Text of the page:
In this entry i’m going to talk about the fourth step in the process of taking the UI definitions from your designer and converting them to a live implementation. This process is illustrated by taking design of Cookbook UI (from the My Dream App contest) and turning it into a Swing application using Substance look-and-feel. The code behind the process is available in the Substance Samples project that aims to provide a collection of blueprints for creating visually rich UIs in Swing.
Anatomy of a skin
While the concepts of decoration areas and decoration painters introduced in the second phase and implemented in the third phase are one of the most powerful features in Substance, they are part of the more comprehensive package of settings designed to facilitate creation of consistent and configurable visuals for modern graphical user interfaces. In Substance terminology it is called a skin.
The skin definition in Substance consists of the following:
- Decoration areas and color scheme bundles:
- Button shaper.
- Optional list of decoration area types that have drop shadow borders on the top pixels.
- Optional values for start and end values of selected tab fade.
This phase of Cookbook UI implementation will focus on creating the other parts of the skin, including color schemes, color scheme bundles, the gradient painter and the border painter.
A color scheme is a set of information that allows painting a control in a specific visual state. In general, a color scheme defines a collection of colors that are used by the various Substance painters to paint different control areas (such as background fill, border etc) under a specific visual state.
The color schemes were implicitly used in the previous phase to drive the colorization of the decoration area textures. At the most basic level a color scheme can be thought of as a palette that provides colors to the different painters. Each color scheme defines seven basic colors, six for background and one for foreground. In addition, a color scheme exposes derived colors that are used for painting watermarks, text selections, focus rings and more. The derived colors are usually implemented as a combination of one or more basic colors and can be overriden by the custom skin.
The main two color schemes for Cookbook UI are Golden Brown and Dark Brown. Here are their background palettes:
At the present moment Substance does not provide a visual tool to create a color scheme from an image palette. These two color schemes were created manually using the simple image editor and color pick tool.
Looking at the Cookbook UI design we can see that Golden Brown color scheme is used for:
- Background fill and texture of header and footer areas.
- Background fill of default buttons in header and footer areas.
- Highlights on the selected elements in sidebar area.
- Scroll bar in sidebar area.
The Dark Brown color scheme is used for:
- Background fill and texture of sidebar area.
- Selected buttons in header and footer area.
- Slider track in header area.
The definition of color scheme bundles in the custom Substance skin will use these two color schemes as the main building blocks. Dark Brown will be used for:
GENERALarea, controls in default and disabled state. Disabled controls will be painted with 70% opacity.
FOOTERareas, controls in active states. This will make the selected button in the toolbar painted with dark background.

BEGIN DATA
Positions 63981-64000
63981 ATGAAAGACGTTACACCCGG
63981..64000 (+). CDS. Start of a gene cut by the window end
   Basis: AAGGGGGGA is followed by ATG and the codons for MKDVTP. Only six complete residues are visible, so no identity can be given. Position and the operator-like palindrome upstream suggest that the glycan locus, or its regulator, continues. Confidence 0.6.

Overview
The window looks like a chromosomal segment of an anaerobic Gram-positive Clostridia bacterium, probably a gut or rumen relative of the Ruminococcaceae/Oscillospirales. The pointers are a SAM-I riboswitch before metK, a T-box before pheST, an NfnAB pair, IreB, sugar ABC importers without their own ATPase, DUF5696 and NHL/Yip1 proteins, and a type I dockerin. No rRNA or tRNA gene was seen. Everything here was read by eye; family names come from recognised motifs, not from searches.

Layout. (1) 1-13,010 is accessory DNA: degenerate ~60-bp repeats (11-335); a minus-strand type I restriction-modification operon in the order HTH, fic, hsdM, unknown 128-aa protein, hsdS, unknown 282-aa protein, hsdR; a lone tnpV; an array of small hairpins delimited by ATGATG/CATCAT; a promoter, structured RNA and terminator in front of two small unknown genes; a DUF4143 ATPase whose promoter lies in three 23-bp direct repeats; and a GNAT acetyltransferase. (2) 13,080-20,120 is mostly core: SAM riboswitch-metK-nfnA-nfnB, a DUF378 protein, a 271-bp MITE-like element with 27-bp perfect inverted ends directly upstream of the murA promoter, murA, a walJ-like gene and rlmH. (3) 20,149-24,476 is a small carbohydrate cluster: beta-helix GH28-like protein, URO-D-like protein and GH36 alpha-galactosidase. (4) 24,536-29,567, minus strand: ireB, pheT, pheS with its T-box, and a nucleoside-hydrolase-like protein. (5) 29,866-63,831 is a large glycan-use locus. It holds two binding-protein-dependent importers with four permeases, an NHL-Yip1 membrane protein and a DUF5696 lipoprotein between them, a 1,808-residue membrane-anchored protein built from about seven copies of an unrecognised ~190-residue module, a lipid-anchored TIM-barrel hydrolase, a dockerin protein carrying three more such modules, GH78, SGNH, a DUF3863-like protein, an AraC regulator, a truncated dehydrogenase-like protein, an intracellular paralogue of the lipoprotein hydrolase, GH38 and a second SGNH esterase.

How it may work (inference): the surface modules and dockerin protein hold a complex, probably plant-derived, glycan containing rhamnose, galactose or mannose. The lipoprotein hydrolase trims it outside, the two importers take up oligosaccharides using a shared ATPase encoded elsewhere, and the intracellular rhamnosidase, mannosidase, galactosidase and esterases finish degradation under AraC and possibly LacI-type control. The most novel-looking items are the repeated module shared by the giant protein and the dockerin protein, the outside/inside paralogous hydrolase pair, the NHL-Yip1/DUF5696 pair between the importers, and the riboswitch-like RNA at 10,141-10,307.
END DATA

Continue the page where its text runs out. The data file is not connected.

Golden Brown will be used for:
GENERALarea, controls in active state. This will paint the sidebar scroll bar since the enabled scroll bars are painted in active state (this is true for all Substance skins).
FOOTERareas, controls in default and disabled state. Disabled controls will be painted with 70% opacity.
For the comparison, here is a part of Cookbook UI:
And here is its implementation with a custom Substance skin:
Note the correct color schemes for the relevant decoration areas, including the background, textures, buttons, scroll bar and slider. The only discrepancy comes from the slider track – by design Substance uses the same default (Golden Brown) color scheme to paint its track unless the mouse is over the slider.
In addition to the two color schemes above, we define three color schemes to be used on
NONE area type. In case of Cookbook UI these schemes are only relevant for the search text field in the second footer panel (marked as
NONE to create the custom visuals). Since every Substance skin must define a color scheme bundle for the
NONE area type, this is a step that you can not omit. Here are the palettes for the active, default and disabled color schemes of
Gradient and border painters
Here is a zoomed version of footer buttons in Cookbook UI:
Analyzing the visuals, we can see:
- The gradient fill goes from light at the top to dark at the middle with no brightness inflection.
- The gradient is overlayed with the continuous texture of the relevant region.
- The outer border is a gradient that goes from dark at the top to very dark at the bottom.
- The inner border is a gradient that goes from very light at the top to completely translucent at the bottom.
The implementation has a custom gradient painter and a custom border painter. Base Substance painters provide extension points for computing the relevant stop point colors, handling all the rest of the logic (anti-aliasing, stroke widths, insets, scaling gaps, caching etc). All we need to do in our custom painter implementation is to emulate the colors of the target design.
Here are the original design and the custom Substance implementation side-by-side: